Why not make your own experimental, delicious recipe? If you need inspiration, check out our guide on ‘How to make your own mocktails’.

And if you need something to get you in a party mood at Christmas and New Year, there are lots of festive alcohol free cocktail recipes out there for you to choose from.

What are the benefits of giving up alcohol?

Drinking too much alcohol can lead to long-term diseases, such as liver and heart disease.

Other symptoms, such as your hands shaking frequently, insomnia and hallucinations, can all be due to overdrinking.5

Giving up alcohol can often help to reduce your suffering from these side effects.

Being sober can also help to support your immune system. Many drinks served at bars and restaurants, such as cocktails, also include high levels of sugar.

By reducing your drinking, you could be lowering your sugar intake, which is also beneficial for your body’s normal healthy function and maintenance of a healthy weight.

Having a balanced diet, exercising daily and watching your weight are all essential to leading a healthy life.

Too much alcohol can damage vital organs such as your liver. And since the body cannot store alcohol, it takes a while for the system to process it.

For more information about how to look after your liver, check out our guide on giving your liver some natural support.

What should I do if I drink too much and can’t stop?

If you feel that you have become addicted to alcohol and you want to stop, there are a number of ways in which you can get further support, including therapy or counselling.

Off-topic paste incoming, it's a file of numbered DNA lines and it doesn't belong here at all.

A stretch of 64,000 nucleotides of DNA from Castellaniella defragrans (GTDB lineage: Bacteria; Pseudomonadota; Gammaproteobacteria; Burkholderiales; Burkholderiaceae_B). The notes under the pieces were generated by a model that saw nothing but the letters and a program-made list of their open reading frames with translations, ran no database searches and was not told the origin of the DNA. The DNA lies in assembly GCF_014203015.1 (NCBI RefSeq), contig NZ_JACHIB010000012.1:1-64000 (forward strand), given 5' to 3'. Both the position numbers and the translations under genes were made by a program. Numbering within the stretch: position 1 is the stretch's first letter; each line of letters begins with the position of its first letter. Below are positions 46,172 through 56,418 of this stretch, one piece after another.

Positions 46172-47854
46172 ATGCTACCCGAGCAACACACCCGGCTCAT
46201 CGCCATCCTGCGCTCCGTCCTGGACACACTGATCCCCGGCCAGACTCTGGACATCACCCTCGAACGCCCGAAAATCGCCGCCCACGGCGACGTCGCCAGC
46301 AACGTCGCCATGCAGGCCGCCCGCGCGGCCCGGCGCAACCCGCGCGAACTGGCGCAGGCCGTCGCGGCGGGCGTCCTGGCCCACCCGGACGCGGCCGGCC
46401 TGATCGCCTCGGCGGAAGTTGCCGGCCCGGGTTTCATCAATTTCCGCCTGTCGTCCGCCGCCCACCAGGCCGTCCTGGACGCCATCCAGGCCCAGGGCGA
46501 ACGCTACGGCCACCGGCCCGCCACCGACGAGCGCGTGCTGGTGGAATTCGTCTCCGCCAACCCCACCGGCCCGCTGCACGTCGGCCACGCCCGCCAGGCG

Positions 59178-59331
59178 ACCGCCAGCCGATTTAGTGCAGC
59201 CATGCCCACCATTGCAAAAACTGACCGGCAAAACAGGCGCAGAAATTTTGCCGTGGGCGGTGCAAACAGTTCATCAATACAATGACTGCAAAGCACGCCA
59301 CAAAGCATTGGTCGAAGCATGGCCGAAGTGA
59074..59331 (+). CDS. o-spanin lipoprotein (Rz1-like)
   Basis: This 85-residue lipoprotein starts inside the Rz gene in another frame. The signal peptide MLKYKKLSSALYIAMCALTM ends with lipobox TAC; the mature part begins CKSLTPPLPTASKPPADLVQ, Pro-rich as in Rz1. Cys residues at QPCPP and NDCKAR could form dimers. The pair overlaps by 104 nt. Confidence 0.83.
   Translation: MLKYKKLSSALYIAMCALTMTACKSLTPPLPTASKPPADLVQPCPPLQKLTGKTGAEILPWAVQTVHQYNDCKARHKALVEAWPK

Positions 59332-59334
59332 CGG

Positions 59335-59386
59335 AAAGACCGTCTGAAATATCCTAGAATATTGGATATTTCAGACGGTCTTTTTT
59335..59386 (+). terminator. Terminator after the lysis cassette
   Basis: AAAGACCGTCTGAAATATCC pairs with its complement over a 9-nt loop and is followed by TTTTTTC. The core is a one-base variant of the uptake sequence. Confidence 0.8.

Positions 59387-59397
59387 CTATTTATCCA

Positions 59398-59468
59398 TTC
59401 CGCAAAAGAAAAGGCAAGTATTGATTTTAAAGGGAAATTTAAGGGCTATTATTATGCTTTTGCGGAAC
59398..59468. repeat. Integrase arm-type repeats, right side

There are also several organisations you can call for advice and support, including Alcoholics Anonymous, We are With You and Adfam.6

For severe cases of alcoholism, there is the option of receiving treatment through a rehabilitation centre.

If you are concerned about your alcohol intake, you should contact your health professional or GP for further advice and personalized support on how best to give up alcohol.

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bhupesh-panchal2

Author: Bhupesh Panchal, Regulatory Affairs

  • Joined Holland & Barrett: April 2019
  • Qualifications: Masters Degree in Toxicology, BSc Hons in Medical Biochemistry

Bhupesh started his career as a clinical toxicologist for Public Health England, advising healthcare professionals all around the country on how to manage clinical cases of adverse exposure to supplements, pharmaceuticals, cosmetics, industrial chemicals and agricultural products. After 7 years in this role and a further year working as a drug safety officer in the pharmaceutical industry, Bhupesh joined Holland & Barrett as a Senior Regulatory Affairs Associate in 2019.

Bhupesh specialises in vitamins & minerals nutrition, health benefits & safety of botanicals and traditional herbal medicines. View Bhupesh's LinkedIn profile. In his spare time, Bhupesh likes to cycle and has been learning to speak Korean for several years.

Last updated: 11 December 2020